We all know change is inevitable!
Change, as many people would know, is inevitable. And every leader should be fully prepared for it, but it is when it is packaged and presented as a “done deal” that issues can arise with employee engagement. Employees have been known to thrive on change and do better for being part of changes that impact upon them. Usually, after a short period of assimilation and understanding, they begin to see it as the norm. I think part of the issue is companies worrying too much about employee acceptance, but as adults, we've learned to change and evolve. We just need to be treated as adults!
Intentional Change Is Better Than Imposed Change - Here's why!
Many employees we’ve supported through the transitional stages of change, initially reviewed change as disruptions in their plans and routines, especially when change is imposed. It’s best to think of how you can work with change through involvement and empowerment. Here are some ideas to help change run smoothly..
Preparation of the mindset: when the employees have prior knowledge that change is coming, they are prepared for whatever might happen. When a leader has given the employees a real reason for this change, many of them would see themselves as part of the change process. Give them responsibilities and allow suggestions to flow to create more successful change. Often employees can think of the detail of their jobs and understand bottlenecks better than their managers. Create feedback mechanisms and act on suggestions for better ways of doing things.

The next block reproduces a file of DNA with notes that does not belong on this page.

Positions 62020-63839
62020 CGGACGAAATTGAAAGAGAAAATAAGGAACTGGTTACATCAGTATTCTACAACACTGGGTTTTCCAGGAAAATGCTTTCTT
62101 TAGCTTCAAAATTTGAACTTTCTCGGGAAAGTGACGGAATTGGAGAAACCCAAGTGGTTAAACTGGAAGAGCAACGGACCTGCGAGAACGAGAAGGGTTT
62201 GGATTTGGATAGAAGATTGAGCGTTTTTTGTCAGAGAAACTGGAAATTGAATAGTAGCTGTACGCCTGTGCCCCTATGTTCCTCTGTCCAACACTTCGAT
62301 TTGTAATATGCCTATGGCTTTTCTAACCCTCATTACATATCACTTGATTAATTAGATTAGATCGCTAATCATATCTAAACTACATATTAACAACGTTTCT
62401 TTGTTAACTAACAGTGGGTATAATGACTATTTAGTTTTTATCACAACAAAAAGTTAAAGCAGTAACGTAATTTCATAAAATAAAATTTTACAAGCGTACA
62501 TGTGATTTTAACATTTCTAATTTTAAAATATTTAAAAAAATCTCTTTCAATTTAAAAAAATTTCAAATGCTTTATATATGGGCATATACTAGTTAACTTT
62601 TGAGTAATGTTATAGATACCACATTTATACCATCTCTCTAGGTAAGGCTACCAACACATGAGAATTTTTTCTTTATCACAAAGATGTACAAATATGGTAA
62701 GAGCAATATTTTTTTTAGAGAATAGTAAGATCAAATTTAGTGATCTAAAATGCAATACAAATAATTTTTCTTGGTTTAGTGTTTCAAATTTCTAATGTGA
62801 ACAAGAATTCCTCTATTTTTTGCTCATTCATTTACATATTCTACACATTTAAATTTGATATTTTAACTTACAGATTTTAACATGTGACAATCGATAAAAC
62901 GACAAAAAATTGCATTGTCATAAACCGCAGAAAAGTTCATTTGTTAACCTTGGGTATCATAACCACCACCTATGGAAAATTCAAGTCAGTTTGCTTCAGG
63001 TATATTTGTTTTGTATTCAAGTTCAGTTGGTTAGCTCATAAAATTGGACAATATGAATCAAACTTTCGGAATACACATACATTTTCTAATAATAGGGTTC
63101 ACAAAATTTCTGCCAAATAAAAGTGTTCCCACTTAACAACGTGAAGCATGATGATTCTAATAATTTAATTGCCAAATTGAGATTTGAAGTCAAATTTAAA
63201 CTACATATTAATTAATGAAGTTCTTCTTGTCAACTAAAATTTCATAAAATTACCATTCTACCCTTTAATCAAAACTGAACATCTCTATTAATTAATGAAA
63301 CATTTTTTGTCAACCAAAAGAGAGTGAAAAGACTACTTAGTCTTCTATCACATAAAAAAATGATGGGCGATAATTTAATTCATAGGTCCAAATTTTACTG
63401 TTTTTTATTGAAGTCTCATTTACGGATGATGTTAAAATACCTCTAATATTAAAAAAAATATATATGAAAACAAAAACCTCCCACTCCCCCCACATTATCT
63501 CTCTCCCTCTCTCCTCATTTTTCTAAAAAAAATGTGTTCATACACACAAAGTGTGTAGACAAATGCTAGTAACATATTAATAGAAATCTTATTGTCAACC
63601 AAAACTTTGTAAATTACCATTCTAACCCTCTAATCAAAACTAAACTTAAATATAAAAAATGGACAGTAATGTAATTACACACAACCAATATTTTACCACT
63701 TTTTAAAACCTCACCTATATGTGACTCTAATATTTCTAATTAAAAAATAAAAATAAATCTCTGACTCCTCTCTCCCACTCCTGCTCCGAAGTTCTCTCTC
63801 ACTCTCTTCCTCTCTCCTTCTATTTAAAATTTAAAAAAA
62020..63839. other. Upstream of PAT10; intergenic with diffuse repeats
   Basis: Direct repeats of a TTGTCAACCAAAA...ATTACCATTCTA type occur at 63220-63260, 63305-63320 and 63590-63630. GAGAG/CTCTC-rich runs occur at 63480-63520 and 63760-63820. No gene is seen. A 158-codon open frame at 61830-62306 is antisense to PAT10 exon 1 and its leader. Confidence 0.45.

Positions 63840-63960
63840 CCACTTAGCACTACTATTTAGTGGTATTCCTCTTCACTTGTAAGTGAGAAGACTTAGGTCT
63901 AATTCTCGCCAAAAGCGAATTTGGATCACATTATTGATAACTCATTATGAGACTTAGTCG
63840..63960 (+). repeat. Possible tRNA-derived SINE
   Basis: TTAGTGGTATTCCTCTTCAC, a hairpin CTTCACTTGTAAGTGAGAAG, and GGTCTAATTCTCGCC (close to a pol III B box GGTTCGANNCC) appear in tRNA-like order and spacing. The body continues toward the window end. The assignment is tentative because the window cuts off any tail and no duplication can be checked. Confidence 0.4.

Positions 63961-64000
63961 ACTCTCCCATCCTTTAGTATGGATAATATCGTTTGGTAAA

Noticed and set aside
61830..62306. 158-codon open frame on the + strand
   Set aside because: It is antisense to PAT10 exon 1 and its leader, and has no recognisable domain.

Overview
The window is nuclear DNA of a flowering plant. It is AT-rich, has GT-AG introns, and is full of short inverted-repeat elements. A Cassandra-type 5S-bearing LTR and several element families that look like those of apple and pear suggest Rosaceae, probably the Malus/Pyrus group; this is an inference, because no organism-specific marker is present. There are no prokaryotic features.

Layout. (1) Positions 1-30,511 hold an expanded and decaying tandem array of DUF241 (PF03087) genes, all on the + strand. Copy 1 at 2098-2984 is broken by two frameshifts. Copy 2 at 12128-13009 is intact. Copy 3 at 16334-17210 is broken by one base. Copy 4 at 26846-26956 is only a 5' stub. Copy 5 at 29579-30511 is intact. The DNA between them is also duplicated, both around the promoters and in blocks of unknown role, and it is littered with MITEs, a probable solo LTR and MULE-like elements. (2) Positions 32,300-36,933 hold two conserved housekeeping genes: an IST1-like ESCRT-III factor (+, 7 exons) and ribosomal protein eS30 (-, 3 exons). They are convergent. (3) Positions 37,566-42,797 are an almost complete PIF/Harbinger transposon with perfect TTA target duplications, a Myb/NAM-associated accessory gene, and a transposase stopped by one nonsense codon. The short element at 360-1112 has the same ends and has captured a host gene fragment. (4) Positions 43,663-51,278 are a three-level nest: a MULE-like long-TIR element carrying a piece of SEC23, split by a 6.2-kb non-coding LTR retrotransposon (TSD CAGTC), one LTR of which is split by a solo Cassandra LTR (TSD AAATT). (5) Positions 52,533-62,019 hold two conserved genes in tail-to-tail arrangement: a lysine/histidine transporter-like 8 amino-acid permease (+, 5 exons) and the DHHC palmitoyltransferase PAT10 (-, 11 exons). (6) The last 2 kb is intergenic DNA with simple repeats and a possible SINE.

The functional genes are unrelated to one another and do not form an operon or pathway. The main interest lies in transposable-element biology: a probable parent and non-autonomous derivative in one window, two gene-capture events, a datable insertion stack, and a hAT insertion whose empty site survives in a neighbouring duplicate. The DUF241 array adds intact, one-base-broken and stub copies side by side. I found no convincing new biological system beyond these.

Reduce any Tension: at a point in the stage of creating or implementing change, if you allow employees to be a part of it, they would have a reason to voice their concern. Thereby, giving them a role to play in the effect of the change which will create a more positive increase in their engagement within the workplace.
Seeing the big picture: since it is an intentional change, it would give them a reason to see how they fit into the big picture.
Managing Change Tips
1. Let people take their time: One of the most efficient ways of seeing the result of the change is to allow time play its part. When an employee had just started his or her work in the new position, the Leader creates enough space for mindsets to adjust. They also need to be present and supportive. A top tip is to ask employees to log any issues they are experiencing and to discuss them in weekly huddles until the change is embedded.
2. Make Communication Timely: Try to inform the employees that they would experience change as they progress in carrying out their duties. This would prepare their mind for what is next.
3. Avoid packaging a negative change as beneficial: Don’t expect employees to accept change as positive, especially if it changes roles and responsibilities unnecessarily. There’s often consultation periods to consider if there is going to be redeployment activity or aspects of change which could impact on their terms and conditions and legislative rights. Leaders need to be change-savvy, obtain appropriate HR advice, and they need to know the best and right way to make effective change.
Finally, despite having their specific skills, employees love to be encouraged and rewarded differently. However, what they want the most is to be valued. Enrichen duties, provide different challenges and skills development, especially where there are new systems or processes to come to terms with will help them settle into change more easily.
If you would like to increase your sucess in managing change, book our online course “Leading Change to Engage your Employees”.
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